A ‘baby queer’ is a person who has recently discovered and/or embraced their queer identity.
Firstly this is not a coming out story. I say that because my close friends know that, even in my younger years, I never shied away from my admiration or curiosity for women. A gorgeous girl had to be pointed out on sight, followed by ten minutes of voiced awe. However, back then, I was still living in heteronormative denial.
There are certain things I believed were not possible for black people to be.
Growing up in an African Christian household there are certain things I believed were not possible for black people to be or experience. Suffering mental health issues, bad cooking and being gay were just but a few. Regularly on Sundays, at the (Nigerian) Pentecostal church we attended, the pastor always found ways to slip in the ‘flames of hell’ all gays would meet on judgement day. When I’d go to play my mum would beg and bribe me with makeup so I’d leave the ‘boyish’ attire and trainers alone, forever nagging me about closing my legs like a lady.
It wasn’t until I was nine walking through Lewisham shopping centre with mumsie, when a pretty girl in front of me caught my eye. It took about 15 seconds before I realised I’d been enjoying watching her bum. Then another 30 seconds before I realised I was irrationally nervous about getting caught in the act. I remember thinking:
‘ohshitwhatdoesthismean?Itcantmeananything.I’mblack,blackpeoplearentgay.ok.good’. But I already knew the truth.
My biggest fear was anyone thinking I was gay.
During my adolescence, defined by years of low self-esteem and private excitement over masturbation and shows like Sugar Rush, my biggest fear was anyone thinking I was gay: 1. When any girlfriend would harmlessly hold my hand in school; 2. When talking to the openly gay girls; 3. In the girls changing rooms; 4. At sleepovers and etc etc. You get the picture.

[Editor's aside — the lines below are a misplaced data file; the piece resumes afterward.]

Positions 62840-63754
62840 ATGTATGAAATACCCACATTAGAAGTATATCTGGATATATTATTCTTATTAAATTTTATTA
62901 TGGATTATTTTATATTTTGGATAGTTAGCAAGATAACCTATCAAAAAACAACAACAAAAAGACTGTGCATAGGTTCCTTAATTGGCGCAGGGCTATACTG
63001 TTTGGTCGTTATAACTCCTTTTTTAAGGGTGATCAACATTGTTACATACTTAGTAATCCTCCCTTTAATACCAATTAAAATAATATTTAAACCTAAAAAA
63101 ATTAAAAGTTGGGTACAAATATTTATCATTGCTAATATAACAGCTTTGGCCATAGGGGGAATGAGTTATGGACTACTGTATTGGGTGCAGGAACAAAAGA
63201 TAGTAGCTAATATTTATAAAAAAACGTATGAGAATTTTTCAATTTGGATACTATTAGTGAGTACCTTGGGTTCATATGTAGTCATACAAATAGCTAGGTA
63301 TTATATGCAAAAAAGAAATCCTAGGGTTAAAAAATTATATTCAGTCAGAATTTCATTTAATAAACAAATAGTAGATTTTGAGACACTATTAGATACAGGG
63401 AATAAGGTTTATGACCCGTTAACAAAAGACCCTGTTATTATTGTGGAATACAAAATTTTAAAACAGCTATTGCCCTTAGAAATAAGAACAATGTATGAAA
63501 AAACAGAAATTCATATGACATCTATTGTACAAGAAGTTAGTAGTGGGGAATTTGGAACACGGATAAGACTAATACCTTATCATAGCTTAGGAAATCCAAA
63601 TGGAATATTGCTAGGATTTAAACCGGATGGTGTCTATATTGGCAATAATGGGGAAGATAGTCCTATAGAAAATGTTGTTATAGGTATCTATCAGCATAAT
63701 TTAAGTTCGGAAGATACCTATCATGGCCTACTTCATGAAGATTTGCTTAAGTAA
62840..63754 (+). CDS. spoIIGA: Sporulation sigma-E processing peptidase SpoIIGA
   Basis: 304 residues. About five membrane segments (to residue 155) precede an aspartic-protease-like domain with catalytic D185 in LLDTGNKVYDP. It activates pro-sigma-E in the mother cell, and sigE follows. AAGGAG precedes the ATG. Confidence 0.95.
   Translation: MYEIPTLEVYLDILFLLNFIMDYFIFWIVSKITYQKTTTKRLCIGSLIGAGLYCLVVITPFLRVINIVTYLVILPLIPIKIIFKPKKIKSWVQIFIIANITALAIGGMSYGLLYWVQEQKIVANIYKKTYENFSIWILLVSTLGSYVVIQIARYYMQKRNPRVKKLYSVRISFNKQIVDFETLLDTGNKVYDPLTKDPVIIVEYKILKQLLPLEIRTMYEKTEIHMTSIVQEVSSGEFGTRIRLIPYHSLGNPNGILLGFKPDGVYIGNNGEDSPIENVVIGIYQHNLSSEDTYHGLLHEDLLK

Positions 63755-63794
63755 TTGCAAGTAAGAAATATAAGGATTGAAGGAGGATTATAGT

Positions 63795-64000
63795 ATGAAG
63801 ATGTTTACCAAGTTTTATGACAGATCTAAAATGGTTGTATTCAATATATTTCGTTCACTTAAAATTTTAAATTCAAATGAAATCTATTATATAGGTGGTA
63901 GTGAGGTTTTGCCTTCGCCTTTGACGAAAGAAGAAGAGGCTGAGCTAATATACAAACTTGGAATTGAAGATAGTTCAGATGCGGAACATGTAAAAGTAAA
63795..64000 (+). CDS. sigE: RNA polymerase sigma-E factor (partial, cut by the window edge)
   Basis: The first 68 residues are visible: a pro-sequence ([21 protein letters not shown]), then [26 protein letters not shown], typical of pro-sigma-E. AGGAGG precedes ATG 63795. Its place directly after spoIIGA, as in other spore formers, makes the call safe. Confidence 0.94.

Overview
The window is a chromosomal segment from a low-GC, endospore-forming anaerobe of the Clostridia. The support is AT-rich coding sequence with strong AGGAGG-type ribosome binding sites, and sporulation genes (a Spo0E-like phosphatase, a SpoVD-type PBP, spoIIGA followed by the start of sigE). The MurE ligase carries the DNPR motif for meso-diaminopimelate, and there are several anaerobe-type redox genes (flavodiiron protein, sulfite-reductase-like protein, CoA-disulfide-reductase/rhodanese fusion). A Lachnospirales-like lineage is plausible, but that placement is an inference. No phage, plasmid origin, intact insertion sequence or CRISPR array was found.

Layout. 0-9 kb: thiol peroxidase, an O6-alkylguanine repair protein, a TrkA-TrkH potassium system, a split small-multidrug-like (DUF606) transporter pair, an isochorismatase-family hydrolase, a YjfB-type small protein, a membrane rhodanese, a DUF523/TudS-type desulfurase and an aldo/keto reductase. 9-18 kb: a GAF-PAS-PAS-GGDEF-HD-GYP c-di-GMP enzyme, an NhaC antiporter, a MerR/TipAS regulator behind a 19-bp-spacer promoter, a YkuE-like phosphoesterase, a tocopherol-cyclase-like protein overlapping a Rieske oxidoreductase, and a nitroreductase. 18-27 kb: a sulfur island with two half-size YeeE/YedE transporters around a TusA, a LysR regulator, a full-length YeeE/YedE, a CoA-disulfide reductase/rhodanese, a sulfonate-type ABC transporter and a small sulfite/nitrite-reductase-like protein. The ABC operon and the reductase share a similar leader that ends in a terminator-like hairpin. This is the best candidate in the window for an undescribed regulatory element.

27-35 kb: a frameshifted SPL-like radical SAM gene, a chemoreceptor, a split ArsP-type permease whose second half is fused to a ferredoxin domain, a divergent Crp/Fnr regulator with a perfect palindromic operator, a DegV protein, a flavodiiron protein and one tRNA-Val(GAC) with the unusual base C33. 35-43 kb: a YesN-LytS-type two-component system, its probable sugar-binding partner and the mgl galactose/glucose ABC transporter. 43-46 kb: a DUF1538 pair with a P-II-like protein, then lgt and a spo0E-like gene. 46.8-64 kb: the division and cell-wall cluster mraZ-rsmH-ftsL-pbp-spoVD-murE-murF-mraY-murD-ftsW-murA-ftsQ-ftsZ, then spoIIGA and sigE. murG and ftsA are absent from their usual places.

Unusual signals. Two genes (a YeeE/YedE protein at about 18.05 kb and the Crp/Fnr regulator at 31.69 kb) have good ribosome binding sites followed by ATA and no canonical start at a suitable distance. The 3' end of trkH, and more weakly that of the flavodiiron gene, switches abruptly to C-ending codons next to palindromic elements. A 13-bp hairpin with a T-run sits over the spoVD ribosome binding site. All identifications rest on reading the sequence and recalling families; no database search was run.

Directing your way through queer spaces when you’re new to the queer life is similar to being the new kid rocking up to school halfway through the academic year. Everyone has their cliques, their inside jokes and of course, experience has taught them all the unwritten and unspoken rules.
‘Is that friendly woman just friendly or is she flirting or is my roast just strong? Is she even gay? If I touch her arm or shoulder is that too much too soon?? I don’t wanna look like eager Bill.’
I mean, shit is hard and it can get messy (no pun intended). But I am kind, so welcome, welcome baby queers. Gather round as I explain the scene in London.
Welcome and celebrate yourself. You’ve accepted your sexual preferences.
Like, damn, go you for being brave enough to stop running and hiding from who you are. Go through with ya bad self for being honest about how you feel, yasssssss! You’ve almost reached your final form. Wow.
*Twerks so you don’t have to*
I know our whole lives heteronormativity has been spoon-fed to us in huge sugary dumps. Children’s toy ads, perfume ads, films, song lyrics, even colours have been gendered and so we, my babes, assimilated without even realising we were doing it. So please don’t feel guilty. Be shameless – you’ve already spent enough years feeling secretly ashamed.
Sexuality is fluid, ya dig?
The body wants what it wants. Sometimes getting dick*d down, sometimes resting on a bosom. Sexuality is fluid, ya dig?
Accepting who you are whether it be bisexual, gay, lesbian, transgender, whichever, is tough. Be 100 per cent comfortable with yourself first before you decide to slide out into the light and sing it from your bedroom window. Feeling self-conscious or putting yourself in danger – depending on your living situation – over a decision you’re supposed to be happy about is as dead as Yeezy’s fashion concepts (don’t @ me).
There will be times you feel awkward and out of place as fuck. Sometimes flirting will make you feel like someone is pouring hot wax down your back. Other times your tekkers will feel equal to Rihanna giving Drake one look. It personally took me months before I could flirt and close in successfully. Correctly deciphering whether a babe is interested is a talented skill, mostly because telling if another woman is queer is sometimes near enough impossible based on appearance alone.
It will happen when it happens.
If you’re yet to lock lips or hips with the same sex, your queerness is not negated, I assure you. Take it easy. It will happen when it happens and you will know what to do, maybe not perfectly at first. But just trust me, you’ll know.
Some people will ask you, ‘How can you say you like x when you’ve never even been with x before??’ then proceed to reduce your sexuality to a ‘phase’. It’s perfectly acceptable to tell them to swivel on a pineapple far away from you or something more of your own suiting.